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Geopolitics

Yarmouk Martyrs Brigade, From Free Syrian Army To Allies Of ISIS

An exclusive look at the evolution of the Yarmouk Martyrs Brigade through the words of members and locals in the Yarmouk Valley in southwestern Deraa.

Members of the Yarmouk Martyrs Brigade parading on a tank
Members of the Yarmouk Martyrs Brigade parading on a tank
Aymenn al-Tamimi

It is by now well established that Liwa Shuhada' al-Yarmouk (The Yarmouk Martyrs Brigade), a one-time member of the Free Syrian Army Southern Front coalition, has become pro-Islamic State (ISIS) in orientation, using the ISIS flag in its logo and echoing ISIS discourse in its statements.

The brigade has also begun to mimic ISIS's style of administration and governance by controlling a contiguous area of towns and villages in the Yarmouk Valley in south-western Deraa province.

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Ideas

Artificial Satellite Pollution, Perils For Biodiversity In Space And On Earth

Exploiting space resources and littering it with satellite and other anthropogenic objects is endangering the ecosystem of space, which also damages the earth and its creatures below.

Image of the small satellite NanoRacks-Remove Debris satellite deployed into space by the ISS

Thomas Lewton

Outer space isn’t what most people would think of as an ecosystem. Its barren and frigid void isn’t exactly akin to the verdant canopies of a rainforest or to the iridescent shoals that swim among coral cities. But if we are to become better stewards of the increasingly frenzied band of orbital space above our atmosphere, a shift to thinking of it as an ecosystem — as part of an interconnected system of living things interacting with their physical environment — may be just what we need.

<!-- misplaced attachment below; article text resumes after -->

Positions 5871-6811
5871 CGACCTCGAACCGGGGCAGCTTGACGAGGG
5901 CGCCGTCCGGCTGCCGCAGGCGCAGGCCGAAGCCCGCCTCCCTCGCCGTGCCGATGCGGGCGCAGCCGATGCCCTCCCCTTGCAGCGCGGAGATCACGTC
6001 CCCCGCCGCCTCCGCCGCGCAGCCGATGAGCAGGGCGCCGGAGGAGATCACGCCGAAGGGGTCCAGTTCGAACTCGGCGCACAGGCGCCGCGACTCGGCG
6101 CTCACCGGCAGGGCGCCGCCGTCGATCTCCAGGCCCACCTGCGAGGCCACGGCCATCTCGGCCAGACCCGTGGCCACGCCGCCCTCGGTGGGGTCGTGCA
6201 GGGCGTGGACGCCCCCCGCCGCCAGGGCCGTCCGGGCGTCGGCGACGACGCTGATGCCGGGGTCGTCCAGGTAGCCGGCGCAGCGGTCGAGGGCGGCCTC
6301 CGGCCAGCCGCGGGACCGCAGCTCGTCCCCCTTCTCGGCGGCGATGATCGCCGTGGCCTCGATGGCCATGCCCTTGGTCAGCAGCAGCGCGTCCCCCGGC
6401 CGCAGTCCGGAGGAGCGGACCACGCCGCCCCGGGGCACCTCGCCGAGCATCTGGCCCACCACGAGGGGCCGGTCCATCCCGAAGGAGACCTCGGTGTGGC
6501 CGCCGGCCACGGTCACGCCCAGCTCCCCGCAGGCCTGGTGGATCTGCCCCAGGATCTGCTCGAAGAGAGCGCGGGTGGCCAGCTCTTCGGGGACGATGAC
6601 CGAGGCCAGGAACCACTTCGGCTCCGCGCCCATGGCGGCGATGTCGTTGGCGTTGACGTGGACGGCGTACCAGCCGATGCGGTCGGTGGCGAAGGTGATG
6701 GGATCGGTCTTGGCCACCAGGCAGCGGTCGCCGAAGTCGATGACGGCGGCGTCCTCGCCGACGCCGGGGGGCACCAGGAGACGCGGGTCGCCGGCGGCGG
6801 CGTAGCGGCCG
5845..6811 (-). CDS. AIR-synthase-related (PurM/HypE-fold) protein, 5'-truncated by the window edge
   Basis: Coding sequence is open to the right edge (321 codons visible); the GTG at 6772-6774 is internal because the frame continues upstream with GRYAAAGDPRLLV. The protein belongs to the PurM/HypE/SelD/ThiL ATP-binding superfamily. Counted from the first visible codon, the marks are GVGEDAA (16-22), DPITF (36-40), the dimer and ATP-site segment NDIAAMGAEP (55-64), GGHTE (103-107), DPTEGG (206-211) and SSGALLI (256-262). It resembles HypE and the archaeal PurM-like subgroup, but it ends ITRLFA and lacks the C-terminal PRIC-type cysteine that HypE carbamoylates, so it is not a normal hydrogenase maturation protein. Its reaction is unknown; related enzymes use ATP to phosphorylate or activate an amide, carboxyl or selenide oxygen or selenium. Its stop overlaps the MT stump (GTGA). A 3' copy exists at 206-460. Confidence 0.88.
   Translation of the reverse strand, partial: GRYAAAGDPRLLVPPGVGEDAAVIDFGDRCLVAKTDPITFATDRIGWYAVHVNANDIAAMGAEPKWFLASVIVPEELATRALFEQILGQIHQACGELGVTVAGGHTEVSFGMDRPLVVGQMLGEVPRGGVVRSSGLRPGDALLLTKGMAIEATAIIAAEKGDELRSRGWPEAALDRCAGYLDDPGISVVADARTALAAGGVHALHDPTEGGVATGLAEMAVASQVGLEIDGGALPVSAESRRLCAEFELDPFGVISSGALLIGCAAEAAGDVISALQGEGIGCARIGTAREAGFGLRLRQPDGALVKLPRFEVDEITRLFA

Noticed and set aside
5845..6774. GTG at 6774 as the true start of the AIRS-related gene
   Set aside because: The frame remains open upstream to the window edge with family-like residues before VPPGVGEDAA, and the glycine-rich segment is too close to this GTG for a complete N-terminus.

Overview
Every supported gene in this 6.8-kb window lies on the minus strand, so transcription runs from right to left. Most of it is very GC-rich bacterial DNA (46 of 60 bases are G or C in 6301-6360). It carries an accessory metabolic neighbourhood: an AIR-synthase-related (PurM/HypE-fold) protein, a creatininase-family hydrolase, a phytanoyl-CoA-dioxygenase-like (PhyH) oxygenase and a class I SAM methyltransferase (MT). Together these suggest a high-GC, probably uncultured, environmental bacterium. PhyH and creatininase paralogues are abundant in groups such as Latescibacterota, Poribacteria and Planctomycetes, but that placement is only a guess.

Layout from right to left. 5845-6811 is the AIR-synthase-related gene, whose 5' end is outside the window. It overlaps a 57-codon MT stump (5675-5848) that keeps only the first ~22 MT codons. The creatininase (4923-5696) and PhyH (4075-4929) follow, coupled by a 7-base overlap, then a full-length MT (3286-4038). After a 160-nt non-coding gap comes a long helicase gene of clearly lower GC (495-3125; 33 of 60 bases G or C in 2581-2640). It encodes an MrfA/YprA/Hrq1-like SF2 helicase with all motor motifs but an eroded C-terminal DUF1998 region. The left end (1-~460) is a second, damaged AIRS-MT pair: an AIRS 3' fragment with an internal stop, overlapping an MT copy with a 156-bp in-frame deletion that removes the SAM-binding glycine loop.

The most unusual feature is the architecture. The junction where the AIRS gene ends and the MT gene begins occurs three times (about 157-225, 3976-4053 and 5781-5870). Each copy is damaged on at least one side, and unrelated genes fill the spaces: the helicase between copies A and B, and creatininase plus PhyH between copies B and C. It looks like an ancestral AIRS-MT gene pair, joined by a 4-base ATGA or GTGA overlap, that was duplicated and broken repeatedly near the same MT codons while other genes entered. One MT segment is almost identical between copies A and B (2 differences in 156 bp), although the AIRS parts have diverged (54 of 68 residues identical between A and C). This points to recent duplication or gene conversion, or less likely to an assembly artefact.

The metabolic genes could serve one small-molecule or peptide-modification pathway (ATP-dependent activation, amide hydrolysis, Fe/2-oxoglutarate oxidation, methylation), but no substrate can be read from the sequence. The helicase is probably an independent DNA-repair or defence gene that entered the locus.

Last month, in the journal Nature Astronomy, a collective of 11 astrophysicists and space scientists proposed we do just that, citing the proliferation of anthropogenic space objects. Thousands of satellites currently orbit the Earth, with commercial internet providers such as SpaceX’s Starlink launching new ones at a dizzying pace. Based on proposals for projects in the future, the authors note, the number could reach more than a hundred thousand within the decade. Artificial satellites, long a vital part of the space ecosystem, have arguably become an invasive species.

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